“[Trade is] probably the biggest reason I ran for president,” Trump added.
According to the president, some of the aspects of the deal include:
- Removal of policies that force companies to disclose their technology in order to sell their products in China
- China will greatly expand imports from the U.S. by more than $200 billion over 2017 levels:
- $50 billion on agriculture
- $75 billion on manufacturing
- $55 billion on energy
- $40 to $50 billion on services/financial services
- Protection of intellectual property
- Currency devaluation restrictions
- “Total and full enforceability” on the deal
“We have a sea change in trade. At long last, Americans have a trade policy that puts them first,” he concluded.
American tariffs on Chinese goods will be halved from its September levels of $120 billion. The president had planned on $156 billion in tariffs going into 2020, but this deal changes that.
That stated, existing tariffs on $360 billion of Chinese goods will remain in place despite this deal.
For their part, China has agreed to purchase $200 billion in U.S. goods over the next two years.
At a campaign rally last week, President Trump stated $40 to $50 billion of that will consist of American agricultural products after China all but shut down its U.S. agricultural imports.
According to Reuters, China has never bought more than $26 billion in American agriculture products. Their ability to reach that target range will be something to watch down the road.
Amid the promised purchases, some $28 billion in bailout funds that have been paid to America’s farmers from taxpayers in a bid to stave off the negative effects of the trade war — with an extra $30 billion in extensions passed in the latter part of last year.
Another provision of the compromise, according to reports, is that the U.S. will remove China from its list of international currency manipulators. That designation was officially made by the U.S. last August.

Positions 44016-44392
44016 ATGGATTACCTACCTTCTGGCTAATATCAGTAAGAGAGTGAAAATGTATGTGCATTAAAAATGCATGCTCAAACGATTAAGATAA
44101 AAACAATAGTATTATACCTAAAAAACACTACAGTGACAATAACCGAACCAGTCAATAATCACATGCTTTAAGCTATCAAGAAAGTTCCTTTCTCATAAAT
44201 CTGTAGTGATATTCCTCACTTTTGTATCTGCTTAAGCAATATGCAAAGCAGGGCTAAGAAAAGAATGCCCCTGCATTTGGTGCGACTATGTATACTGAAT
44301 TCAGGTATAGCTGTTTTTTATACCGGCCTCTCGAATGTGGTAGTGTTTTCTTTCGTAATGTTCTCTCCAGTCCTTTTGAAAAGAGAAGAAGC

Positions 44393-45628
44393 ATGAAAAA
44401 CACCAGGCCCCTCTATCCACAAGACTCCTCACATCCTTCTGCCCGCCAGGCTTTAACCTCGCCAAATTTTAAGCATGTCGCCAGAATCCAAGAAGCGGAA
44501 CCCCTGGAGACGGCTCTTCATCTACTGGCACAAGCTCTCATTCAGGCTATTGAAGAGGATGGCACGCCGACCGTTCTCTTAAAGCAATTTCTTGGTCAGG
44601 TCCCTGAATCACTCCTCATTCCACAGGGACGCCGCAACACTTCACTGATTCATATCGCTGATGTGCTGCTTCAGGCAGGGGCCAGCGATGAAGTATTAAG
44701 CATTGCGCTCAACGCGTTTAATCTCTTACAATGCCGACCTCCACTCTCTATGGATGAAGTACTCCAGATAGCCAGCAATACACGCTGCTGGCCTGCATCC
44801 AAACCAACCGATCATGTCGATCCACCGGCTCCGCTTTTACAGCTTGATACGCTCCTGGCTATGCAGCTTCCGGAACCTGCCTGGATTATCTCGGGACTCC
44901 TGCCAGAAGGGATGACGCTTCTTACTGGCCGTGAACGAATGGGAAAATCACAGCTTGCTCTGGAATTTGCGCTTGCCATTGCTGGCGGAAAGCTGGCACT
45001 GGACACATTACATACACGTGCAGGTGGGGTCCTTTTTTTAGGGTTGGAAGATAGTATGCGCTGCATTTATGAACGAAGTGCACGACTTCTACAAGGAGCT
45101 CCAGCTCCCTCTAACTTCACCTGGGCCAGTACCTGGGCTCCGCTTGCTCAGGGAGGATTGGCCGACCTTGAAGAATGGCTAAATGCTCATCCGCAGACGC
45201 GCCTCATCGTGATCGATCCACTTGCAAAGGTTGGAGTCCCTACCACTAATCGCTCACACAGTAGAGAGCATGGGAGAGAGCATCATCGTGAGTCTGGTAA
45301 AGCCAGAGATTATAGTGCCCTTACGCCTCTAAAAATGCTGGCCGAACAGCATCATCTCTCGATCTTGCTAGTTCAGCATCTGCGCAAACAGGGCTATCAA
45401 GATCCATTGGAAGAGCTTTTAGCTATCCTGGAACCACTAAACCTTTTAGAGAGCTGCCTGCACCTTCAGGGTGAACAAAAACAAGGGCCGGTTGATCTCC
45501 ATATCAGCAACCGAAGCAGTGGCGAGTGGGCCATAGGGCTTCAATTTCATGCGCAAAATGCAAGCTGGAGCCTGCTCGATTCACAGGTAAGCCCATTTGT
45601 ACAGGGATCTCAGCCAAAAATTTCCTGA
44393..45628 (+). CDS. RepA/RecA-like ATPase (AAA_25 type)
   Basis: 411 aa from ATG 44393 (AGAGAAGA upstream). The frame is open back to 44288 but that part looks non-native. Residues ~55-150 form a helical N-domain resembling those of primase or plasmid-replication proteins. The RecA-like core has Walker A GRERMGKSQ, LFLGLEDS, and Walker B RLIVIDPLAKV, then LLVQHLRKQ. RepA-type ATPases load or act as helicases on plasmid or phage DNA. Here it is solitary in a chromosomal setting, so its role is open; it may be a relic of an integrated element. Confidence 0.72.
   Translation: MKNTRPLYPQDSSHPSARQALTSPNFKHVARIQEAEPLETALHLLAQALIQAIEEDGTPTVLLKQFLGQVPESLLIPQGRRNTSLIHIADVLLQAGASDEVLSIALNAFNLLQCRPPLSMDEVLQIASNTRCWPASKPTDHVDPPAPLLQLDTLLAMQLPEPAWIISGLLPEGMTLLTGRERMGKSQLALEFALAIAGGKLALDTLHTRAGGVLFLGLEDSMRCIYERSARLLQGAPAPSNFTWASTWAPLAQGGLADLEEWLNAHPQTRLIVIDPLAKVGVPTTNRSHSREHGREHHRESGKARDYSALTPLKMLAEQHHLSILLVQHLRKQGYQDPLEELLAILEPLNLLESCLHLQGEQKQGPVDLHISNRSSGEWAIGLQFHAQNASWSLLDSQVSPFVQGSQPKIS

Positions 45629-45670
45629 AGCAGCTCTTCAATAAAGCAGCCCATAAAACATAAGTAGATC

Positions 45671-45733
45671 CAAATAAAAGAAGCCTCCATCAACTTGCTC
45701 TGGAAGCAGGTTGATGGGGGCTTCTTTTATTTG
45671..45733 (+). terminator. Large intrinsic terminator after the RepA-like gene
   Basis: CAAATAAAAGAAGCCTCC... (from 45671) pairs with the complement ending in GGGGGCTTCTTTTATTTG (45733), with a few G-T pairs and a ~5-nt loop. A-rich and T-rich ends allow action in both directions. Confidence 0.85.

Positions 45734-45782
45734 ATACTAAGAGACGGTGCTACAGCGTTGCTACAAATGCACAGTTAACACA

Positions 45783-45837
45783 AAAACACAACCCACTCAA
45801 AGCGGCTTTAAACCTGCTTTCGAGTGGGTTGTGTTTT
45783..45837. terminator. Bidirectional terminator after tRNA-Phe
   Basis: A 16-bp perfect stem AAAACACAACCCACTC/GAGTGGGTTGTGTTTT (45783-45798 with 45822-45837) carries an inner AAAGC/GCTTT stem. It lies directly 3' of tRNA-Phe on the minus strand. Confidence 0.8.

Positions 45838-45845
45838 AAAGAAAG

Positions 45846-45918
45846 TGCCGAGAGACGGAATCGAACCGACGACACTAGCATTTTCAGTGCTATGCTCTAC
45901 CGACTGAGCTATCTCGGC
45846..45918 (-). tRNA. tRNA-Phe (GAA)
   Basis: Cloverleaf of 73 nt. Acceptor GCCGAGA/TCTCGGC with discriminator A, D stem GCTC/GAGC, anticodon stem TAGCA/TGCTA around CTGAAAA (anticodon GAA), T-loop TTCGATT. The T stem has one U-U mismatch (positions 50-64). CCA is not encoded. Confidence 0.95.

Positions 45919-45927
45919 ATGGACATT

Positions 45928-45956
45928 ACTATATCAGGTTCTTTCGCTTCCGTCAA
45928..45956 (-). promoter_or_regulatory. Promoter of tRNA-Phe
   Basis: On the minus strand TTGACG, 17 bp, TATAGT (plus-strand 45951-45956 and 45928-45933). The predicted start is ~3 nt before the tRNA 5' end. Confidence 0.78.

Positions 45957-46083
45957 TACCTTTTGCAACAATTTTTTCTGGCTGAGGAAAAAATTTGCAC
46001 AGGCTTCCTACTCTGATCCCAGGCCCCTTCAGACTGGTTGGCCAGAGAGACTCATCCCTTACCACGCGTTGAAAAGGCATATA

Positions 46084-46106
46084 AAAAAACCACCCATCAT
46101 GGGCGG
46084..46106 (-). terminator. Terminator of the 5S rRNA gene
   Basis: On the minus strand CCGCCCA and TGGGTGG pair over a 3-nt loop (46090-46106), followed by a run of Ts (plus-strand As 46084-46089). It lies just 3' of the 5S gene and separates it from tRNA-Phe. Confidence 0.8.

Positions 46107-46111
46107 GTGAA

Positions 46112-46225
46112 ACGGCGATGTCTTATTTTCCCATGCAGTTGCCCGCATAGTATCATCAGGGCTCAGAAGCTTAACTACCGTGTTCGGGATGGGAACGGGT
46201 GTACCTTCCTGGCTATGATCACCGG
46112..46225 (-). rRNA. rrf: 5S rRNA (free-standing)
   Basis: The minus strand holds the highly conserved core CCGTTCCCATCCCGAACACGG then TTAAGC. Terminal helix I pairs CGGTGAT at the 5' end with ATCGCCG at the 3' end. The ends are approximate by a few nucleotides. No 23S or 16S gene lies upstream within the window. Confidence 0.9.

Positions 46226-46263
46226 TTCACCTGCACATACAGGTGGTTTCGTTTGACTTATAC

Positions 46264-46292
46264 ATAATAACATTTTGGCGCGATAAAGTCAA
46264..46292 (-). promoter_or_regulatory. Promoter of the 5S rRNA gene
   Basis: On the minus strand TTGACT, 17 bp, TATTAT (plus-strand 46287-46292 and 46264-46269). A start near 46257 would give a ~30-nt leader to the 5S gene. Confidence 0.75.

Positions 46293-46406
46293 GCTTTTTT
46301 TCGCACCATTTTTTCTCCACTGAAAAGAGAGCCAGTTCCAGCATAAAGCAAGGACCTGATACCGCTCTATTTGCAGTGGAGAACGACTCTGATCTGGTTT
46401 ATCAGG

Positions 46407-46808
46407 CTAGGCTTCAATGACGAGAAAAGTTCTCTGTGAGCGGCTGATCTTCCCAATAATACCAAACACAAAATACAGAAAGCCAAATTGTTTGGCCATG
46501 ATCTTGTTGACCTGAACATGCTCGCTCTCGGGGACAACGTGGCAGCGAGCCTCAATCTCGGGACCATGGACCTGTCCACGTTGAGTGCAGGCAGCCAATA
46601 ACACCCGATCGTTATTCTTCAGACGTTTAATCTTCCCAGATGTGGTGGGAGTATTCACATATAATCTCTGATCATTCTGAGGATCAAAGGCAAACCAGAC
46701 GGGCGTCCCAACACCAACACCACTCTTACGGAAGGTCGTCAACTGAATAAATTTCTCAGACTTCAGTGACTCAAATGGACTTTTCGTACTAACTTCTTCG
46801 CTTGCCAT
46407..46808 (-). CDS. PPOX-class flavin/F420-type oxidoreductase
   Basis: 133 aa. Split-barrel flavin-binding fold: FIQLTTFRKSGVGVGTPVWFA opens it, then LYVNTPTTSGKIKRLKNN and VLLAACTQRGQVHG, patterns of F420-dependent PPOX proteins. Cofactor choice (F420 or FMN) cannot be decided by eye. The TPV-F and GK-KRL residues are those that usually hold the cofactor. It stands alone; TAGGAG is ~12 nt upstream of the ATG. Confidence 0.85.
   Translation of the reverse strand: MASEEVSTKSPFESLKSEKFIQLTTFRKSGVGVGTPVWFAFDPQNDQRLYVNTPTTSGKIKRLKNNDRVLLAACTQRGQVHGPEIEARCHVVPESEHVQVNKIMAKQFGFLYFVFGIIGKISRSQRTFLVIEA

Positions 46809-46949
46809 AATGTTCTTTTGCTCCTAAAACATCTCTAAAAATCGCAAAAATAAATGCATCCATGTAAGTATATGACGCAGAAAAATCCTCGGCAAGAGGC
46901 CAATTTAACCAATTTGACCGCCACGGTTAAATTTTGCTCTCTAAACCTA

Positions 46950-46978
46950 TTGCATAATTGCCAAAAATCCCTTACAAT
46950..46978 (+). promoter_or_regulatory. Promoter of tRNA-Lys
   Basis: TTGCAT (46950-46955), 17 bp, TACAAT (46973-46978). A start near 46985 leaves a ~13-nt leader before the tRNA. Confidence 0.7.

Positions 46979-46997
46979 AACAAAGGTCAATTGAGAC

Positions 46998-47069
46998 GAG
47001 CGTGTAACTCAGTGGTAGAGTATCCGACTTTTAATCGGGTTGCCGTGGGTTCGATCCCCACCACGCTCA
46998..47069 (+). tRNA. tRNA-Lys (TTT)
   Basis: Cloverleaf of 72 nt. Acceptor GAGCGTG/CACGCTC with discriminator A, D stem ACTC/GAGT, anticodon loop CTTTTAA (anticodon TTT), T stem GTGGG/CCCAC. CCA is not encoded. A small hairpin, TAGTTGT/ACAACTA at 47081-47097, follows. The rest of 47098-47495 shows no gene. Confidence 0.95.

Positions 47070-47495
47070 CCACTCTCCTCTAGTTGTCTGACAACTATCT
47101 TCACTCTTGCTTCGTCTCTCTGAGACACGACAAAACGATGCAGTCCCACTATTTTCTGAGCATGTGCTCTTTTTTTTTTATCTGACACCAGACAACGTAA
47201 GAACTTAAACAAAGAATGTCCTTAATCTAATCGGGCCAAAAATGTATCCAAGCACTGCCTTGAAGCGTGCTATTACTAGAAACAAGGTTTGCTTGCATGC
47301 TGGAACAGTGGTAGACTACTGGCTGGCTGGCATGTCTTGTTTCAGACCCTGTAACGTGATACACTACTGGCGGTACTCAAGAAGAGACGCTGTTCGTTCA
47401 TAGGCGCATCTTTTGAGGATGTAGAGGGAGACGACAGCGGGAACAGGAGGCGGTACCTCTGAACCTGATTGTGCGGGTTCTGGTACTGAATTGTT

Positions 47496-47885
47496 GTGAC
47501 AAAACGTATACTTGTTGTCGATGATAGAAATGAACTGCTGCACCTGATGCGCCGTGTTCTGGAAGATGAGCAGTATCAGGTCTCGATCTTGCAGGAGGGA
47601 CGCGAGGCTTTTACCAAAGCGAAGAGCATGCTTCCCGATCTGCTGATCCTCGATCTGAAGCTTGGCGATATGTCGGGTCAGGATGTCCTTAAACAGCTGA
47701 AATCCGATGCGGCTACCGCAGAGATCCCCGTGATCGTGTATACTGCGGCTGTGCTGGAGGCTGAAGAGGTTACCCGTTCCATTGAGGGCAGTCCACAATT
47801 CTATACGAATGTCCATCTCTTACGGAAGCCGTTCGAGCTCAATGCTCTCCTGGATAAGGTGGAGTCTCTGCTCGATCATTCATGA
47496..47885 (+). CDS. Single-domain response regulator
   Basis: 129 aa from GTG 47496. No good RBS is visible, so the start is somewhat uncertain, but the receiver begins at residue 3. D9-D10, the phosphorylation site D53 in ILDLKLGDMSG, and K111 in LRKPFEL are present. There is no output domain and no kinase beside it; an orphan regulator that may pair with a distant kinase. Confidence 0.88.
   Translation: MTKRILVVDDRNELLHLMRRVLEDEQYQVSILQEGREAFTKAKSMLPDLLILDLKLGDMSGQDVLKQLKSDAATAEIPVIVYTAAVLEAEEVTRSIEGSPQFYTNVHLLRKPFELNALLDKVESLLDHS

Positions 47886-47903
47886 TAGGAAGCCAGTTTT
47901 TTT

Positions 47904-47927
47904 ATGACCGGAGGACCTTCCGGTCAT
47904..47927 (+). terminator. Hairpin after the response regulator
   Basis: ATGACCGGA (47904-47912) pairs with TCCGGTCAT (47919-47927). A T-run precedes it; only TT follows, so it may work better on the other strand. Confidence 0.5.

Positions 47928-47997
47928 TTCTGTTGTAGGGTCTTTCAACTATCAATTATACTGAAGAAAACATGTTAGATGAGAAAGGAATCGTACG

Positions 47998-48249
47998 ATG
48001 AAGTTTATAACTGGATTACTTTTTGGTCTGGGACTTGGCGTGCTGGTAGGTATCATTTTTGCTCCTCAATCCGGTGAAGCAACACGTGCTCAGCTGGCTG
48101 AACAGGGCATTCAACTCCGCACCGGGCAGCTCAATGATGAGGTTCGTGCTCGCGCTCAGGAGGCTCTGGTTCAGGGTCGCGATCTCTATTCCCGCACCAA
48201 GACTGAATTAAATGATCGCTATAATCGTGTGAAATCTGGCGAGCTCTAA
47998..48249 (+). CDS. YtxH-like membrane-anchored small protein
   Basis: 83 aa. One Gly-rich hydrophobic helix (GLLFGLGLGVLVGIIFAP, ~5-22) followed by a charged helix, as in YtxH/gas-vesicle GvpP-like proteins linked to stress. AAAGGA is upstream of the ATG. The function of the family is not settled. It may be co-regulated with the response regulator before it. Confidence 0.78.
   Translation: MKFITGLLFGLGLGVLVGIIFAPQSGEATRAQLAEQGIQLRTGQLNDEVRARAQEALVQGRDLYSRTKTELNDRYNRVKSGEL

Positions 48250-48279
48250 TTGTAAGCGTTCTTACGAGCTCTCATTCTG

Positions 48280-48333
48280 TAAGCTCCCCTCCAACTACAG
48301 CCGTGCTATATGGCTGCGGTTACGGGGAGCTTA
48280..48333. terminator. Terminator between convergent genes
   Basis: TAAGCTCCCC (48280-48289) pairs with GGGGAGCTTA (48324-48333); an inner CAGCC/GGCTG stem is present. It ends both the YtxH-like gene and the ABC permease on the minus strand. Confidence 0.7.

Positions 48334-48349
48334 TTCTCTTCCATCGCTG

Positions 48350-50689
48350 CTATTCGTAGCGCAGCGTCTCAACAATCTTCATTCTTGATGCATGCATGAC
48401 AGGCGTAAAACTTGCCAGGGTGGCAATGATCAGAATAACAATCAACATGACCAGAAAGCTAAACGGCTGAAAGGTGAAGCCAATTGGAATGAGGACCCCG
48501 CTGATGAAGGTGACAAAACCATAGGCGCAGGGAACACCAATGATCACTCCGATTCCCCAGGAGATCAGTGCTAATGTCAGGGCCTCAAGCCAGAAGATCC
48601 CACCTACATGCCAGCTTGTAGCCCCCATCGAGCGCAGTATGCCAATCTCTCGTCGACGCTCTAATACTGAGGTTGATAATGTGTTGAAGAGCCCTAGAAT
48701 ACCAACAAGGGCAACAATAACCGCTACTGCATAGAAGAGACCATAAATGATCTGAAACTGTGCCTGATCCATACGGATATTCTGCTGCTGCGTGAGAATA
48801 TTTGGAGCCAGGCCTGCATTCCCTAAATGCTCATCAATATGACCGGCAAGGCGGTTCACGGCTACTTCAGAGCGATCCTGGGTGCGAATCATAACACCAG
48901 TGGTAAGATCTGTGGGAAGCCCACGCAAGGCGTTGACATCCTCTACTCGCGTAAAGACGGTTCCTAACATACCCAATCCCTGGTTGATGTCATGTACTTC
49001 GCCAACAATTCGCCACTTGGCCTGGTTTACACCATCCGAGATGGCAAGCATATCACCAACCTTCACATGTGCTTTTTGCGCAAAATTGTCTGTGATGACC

Texas’ three industries that have the most to gain or lose from this deal and the trade war which led up to it are agriculture, energy, and manufacturing, all key components of the Texas economy.
The agriculture industry has been reeling since the tariffs were first imposed.
Laramie Adams, national legislative director for the Texas Farm Bureau, told The Texan, “We are excited to see this moving forward. And we look forward to seeing what all is in the deal.”
“Our farmers have been dealing with a lot of uncertainty and retaliation — especially when it comes to China and their tariffs,” he continued.
Adams added, “Just the fact that they are moving forward with signing a deal, creating more certainty, is much-needed.”
He then pointed to making sure China is held accountable for their misdeeds, whether it’s intellectual property theft or illegally subsidizing their farmers above the World Trade Organization limits. The latter tactic allows Chinese farmers to charge substantially less rate for their products, undercutting the market prices.
“We’re hopeful that it will benefit America’s farmers and ranchers,” he concluded.
Prior to the press conference, Todd Staples, president of the Texas Oil and Gas Association (TXOGA), told The Texan, “We appreciate the president’s leadership to continue to stay at the table with China to bring them to terms for our country, and something that is workable and sustainable.”
“There is no question, the trade war with China has put a strain on US oil and natural gas exporters and so the prospects of a trade deal is welcome news,” he concluded.
Tony Bennett, president and CEO of the Texas Association of Manufacturers, told The Texan, “Texas is the number one exporting state in the country. So this is very good news for Texas manufacturing.”
Bennett specifically mentioned the enforceable mechanisms that are said to be in place to keep China “accountable.”
“China is at the table now because a lot of people think they are struggling with a slowing economy,” and this deal to Bennett, allows U.S. manufacturing to recover after a tough stint during the tariff dispute.
With “Phase One” announced and its implementation moving forward, President Trump stated the work on “Phase Two” will begin immediately.
Just what “Phase Two” will entail remains unclear at the moment.
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Brad Johnson is an Ohio native who graduated from the University of Cincinnati in 2017. He is an avid sports fan who most enjoys watching his favorite teams continue their title drought throughout his cognizant lifetime. In his free time, you may find Brad quoting Monty Python productions and trying to calculate the airspeed velocity of an unladen swallow.